Gene expression interrogation, both at single-gene (classical gene expression analysis) and genome-wide (global transcriptome analysis) levels, are prominent fields of study. By providing quantitative measures of mRNA changes, it has the extraordinary potential of identifying the functional consequences of genetic variability and environmental influence. Accurate quantification of gene expression is providing great insight into the physiology and metabolic complexity of microbes and their consortia and is thus contributing to our understanding of both fundamental and applied issues of major interest.
Microarray transcript profiling is the most widely used technique to evaluate global gene expression in microbial systems. However, due to methodological uncertainties inherent to the technique, it is imperative to validate the expression of key genes by an alternative procedure and quantitative real-time PCR (qPCR) has become the method of choice. qPCR is accurate, exhibits a broad dynamic range, and is sensitive and reproducible [1–6]. However, when performing qPCR, several parameters need to be controlled in order to obtain accurate and reliable expression measurements; these include variations in the amounts of starting material between samples, RNA extraction efficiency, RNA integrity/quality, efficiency of cDNA synthesis, and differences in the overall transcriptional activity of the cells analyzed .
The most frequently used strategy to control for such variations is relative normalization, where the expression of a target gene is measured with respect to total RNA, rRNA or a stably expressed internal reference gene. The use of rRNA or other reference gene has the advantage that their expression permits normalization against the cumulative errors of the entire process . Ideally, the reference gene should be universally valid, expressed stably and at a similar level across all samples, cells, experimental treatments, and designs. Unfortunately, no such reference gene has been identified [9–12] and even widely used control genes have proven unsuitable in certain situations [6, 13, 14].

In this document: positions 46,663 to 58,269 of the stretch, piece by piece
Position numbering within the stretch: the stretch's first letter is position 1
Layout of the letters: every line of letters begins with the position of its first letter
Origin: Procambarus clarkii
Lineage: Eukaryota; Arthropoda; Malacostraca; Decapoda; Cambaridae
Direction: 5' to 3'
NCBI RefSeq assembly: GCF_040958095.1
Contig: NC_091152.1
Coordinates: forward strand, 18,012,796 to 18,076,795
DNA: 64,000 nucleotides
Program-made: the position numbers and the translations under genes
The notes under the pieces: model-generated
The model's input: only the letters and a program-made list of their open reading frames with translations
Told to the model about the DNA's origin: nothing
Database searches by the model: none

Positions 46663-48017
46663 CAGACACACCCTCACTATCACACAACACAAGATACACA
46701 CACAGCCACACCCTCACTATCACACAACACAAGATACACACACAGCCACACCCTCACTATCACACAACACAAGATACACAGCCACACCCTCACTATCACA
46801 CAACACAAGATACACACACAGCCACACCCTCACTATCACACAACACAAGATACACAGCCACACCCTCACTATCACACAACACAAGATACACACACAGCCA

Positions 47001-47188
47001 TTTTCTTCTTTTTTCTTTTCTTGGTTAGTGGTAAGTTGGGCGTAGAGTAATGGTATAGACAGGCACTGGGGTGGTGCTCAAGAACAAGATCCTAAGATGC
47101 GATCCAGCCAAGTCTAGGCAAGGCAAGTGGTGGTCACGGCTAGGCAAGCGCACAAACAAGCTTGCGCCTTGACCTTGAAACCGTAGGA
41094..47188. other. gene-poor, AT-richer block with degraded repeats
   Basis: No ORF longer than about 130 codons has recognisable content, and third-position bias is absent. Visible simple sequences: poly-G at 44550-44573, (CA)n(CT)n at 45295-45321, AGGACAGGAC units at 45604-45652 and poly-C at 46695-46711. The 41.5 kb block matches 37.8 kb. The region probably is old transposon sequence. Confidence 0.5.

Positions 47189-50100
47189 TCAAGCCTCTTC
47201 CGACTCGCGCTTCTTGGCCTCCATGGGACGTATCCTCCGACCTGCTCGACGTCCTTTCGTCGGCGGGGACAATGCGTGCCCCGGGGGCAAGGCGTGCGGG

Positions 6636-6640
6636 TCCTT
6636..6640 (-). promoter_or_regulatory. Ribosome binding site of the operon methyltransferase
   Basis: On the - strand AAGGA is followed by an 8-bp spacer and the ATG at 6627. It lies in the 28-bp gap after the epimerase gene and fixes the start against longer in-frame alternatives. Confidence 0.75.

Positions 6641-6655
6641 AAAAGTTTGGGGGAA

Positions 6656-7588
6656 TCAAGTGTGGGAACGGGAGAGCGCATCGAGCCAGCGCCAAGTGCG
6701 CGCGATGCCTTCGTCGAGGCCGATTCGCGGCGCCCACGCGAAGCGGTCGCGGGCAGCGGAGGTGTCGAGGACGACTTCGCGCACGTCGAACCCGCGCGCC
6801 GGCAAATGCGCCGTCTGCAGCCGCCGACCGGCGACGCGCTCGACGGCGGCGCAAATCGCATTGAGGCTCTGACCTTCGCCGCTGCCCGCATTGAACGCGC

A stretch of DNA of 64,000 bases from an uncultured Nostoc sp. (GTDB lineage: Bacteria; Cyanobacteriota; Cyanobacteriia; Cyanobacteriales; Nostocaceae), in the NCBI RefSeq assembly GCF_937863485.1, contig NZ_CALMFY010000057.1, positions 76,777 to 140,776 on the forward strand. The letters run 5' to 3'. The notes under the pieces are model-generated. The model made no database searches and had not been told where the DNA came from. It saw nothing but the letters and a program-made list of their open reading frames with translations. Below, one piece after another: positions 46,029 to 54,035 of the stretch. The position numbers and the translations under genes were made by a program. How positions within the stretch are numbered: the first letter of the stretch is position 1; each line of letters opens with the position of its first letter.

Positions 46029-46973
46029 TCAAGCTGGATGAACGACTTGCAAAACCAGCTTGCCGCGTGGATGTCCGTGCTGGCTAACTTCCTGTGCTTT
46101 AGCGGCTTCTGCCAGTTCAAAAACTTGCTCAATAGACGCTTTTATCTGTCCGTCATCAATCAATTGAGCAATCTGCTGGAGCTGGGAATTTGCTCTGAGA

Housekeeping genes are usually chosen as reference genes both in eukaryotes  and prokaryotes  because they are assumed: a) to be essential, b) to be ubiquitous, c) not to be regulated or influenced by the experimental procedure and d) to be expressed at similar levels in different types of cells. However, it is becoming increasingly clear that some commonly chosen housekeeping genes vary considerably across cell types, with time, or due to experimental treatment . This may be explained partially by the fact that some housekeeping proteins participate in other functions as well as in basal cell metabolism [17–19].
Therefore, for an accurate comparison of mRNA transcription in different samples, either validated reference genes are required for normalization or new ones should be determined empirically for each experimental system and condition studied [20, 21]. Here, we evaluate a carefully selected set of reference genes for improving the interpretation of gene expression profiles in a model microorganism, Acidithiobacillus ferrooxidans. The implementation of high-throughput microarray analyses of A. ferrooxidans [22, 23] and PCR techniques for expression profiling [24–37], have greatly enhanced our understanding of the genetic and physiological potential of this bioleaching bacterium. However, suitable reference genes to evaluate gene expression have not previously been identified in A. ferrooxidans.
In order to address this lacuna, we screened high-density oligonucleotide array-based expression profiles available for A. ferrooxidans and identified a set of nine genes with minimal variability under different experimental setups. Quantitative real-time PCR was then used to determine the mRNA levels of these genes, comparing their transcription in five different experimental conditions. Finally, we evaluated the suitability of these and other previously reported reference genes to monitor the expression of four selected target genes from A. ferrooxidans grown with different energy sources. This study defines reference genes for normalization of gene expression for future research, sparing other researchers in this and related fields from cumbersome and time-consuming screenings for an ideal reference gene, provided that they verify the stability of these candidates under their conditions of study.